As we ate our lunch in the cafe’s outdoor seating area, I couldn’t help notice the name Christopher D. Miller inscribed on one of the windows above.
Christopher was Walt Disney’s first grandchild, the first-born child of Walt’s daughter, Diane Disney Miller. That window sighting became all the more poignant when we learned the next morning that Diane — one of the inspirations behind the creation of Disneyland — had passed away.
Since our visits to Disneyland are infrequent, we made it a point to ride as many of the attractions that are Disneyland-exclusive as we could, even though most of the similarly named Disneyland-Walt Disney World attractions are, in most cases, very different.
[For example, Space Mountain in Disneyland sits two riders across, features pulsating music and is completely in the dark; Pirates of the Caribbean is much longer and decidedly more elaborate; the Haunted Mansion is occupied by Jack Skellington and friends during the Halloween-Christmas seasons, and It’s a Small World begins its international aquatic journey outdoors.]
Made a bee-line to the Matterhorn Bobsleds
On the morning of our second day at Disneyland, we made a bee-line to the Matterhorn Bobsleds, which is located in Fantasyland and is perhaps the most popular attraction in the park, judging by the long lines each day.
The Matterhorn was the world’s first tubular steel roller coaster. It was designed by Disney Legend Bob Gurr inside an exact replica of Matterhorn Mountain, which sits on the border of Switzerland and Italy [Expedition Everest in Disney’s Animal Kingdom followed a similar game plan — a coaster inside a famed mountain — although, unlike Gurr, today’s creative staff had the luxury of computer technology].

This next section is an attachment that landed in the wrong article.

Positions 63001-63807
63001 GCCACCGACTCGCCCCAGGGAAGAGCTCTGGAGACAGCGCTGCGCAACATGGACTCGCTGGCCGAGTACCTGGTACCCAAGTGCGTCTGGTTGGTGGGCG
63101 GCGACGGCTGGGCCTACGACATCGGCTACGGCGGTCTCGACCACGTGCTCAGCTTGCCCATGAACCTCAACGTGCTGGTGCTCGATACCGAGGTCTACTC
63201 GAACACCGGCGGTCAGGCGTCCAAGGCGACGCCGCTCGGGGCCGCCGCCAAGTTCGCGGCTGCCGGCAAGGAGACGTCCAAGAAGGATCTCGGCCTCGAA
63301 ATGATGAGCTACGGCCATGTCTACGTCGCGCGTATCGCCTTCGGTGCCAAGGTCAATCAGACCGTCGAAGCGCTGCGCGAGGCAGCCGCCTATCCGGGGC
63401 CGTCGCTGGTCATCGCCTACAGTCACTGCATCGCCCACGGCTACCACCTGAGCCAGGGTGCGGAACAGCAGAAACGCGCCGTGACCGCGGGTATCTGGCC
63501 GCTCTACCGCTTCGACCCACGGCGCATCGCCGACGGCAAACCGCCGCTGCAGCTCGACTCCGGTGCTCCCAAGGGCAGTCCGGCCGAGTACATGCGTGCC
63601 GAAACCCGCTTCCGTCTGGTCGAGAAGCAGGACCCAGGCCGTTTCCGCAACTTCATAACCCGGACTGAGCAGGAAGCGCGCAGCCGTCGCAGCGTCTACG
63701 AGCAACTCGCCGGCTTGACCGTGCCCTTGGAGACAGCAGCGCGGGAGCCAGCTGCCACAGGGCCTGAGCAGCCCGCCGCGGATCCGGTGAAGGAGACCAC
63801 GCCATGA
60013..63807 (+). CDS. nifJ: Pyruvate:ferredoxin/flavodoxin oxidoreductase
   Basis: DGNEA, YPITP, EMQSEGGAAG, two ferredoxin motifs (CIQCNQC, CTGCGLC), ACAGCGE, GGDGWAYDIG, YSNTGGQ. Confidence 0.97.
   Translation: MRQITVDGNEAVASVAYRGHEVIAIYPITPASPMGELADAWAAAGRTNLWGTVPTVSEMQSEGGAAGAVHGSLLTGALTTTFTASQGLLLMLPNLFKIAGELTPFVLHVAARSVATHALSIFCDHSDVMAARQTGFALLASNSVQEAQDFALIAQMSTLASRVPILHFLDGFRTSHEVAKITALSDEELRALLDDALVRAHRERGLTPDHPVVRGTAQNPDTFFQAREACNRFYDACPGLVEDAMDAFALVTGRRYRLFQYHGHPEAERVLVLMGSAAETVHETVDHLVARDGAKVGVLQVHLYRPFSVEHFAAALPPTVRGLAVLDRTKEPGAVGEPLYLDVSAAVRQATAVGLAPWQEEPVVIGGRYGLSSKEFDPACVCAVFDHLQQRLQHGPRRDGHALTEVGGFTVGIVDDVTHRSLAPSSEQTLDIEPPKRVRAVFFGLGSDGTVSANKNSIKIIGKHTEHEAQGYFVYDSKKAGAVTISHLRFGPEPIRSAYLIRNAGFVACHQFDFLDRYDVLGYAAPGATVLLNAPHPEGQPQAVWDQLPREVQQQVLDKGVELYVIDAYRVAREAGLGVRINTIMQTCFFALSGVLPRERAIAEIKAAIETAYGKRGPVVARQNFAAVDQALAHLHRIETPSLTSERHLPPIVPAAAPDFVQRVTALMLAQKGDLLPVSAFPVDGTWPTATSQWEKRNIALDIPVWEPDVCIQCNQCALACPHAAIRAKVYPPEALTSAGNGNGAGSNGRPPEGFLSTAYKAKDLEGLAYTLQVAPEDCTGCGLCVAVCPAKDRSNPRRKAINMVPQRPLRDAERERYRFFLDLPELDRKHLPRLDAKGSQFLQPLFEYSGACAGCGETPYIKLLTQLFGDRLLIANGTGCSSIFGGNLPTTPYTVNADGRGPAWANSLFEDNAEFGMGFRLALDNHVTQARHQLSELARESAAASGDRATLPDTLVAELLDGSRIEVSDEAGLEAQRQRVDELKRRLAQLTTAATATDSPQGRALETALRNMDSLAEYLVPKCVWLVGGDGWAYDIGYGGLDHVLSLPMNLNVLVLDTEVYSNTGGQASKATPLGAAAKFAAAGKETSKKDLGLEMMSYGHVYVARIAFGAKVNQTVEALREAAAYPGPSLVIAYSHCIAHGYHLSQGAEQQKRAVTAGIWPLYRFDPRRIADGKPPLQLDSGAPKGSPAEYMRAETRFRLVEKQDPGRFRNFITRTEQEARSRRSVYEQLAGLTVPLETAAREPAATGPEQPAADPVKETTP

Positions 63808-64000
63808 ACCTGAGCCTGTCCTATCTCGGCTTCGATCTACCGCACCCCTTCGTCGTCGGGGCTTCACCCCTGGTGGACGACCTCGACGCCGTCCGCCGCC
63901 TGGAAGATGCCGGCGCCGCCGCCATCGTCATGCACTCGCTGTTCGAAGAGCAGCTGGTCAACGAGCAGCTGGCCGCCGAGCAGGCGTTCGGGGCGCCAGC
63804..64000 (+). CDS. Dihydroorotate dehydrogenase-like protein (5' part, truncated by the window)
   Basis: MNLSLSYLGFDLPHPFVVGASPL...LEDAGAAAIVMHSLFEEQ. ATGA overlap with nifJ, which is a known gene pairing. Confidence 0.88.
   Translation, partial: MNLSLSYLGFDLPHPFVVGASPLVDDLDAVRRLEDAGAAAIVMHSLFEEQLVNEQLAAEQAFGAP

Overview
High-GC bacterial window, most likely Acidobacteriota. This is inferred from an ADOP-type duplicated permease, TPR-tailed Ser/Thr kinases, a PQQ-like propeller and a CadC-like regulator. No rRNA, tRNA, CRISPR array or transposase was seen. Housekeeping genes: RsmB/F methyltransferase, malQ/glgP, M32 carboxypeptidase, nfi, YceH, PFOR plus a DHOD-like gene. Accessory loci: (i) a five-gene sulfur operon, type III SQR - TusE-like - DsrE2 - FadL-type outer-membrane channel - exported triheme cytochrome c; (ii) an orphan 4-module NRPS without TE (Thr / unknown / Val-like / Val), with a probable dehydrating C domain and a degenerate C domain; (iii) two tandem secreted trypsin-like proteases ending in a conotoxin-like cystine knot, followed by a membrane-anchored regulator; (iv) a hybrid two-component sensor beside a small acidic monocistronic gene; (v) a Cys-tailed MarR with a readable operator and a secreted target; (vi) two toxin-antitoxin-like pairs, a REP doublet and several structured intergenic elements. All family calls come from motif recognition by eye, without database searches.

Three of Disneyland’s iconic attractions: The Matterhorn Bobsleds, the Finding Nemo Submarine Voyage and the monorail.
The Matterhorn, which opened in 1959, remains a thrilling trip, although it’s a “harder” ride when compared to today’s smoother coasters.
In the shadow of the Matterhorn in Tomorrowland is the Finding Nemo Submarine Voyage, which also opened in 1959 under a different name, having been inspired by the first nuclear-powered submarine voyage under the North Pole. At one time, Walt Disney proudly proclaimed his submersibles to be “the eighth-largest submarine fleet in the world.”
Despite protests from Disney Legends Marty Sklar and Tony Baxter, the submarines were dry-docked in 1998. The attraction was reopened in 2007 with a “Finding Nemo” theme and was quite an enjoyable experience, particularly since we hadn’t ridden a Disney submarine for more than two decades.
[Just last week, though, it was announced that the Finding Nemo submarine attraction will close on Jan. 6 for refurbishment and won’t reopen until late 2014. ]
Indiana Jones stands tall in Adventureland
The Indiana Jones Adventure is the most popular attraction in Adventureland. It uses a ride system similar to the Dinosaur attraction in Disney’s Animal Kingdom, but the vehicles encounter Indy’s main nemesis — snakes — as well as a giant ball and a rickety bridge instead of all those nasty prehistoric creatures.
Fantasyland is home to a slew of Disneyland’s most beloved attractions; the majority of them are fabled “dark rides.” Many have been in operation since opening day, while others were “re-themed” in Walt Disney World years ago, which makes them particularly intriguing.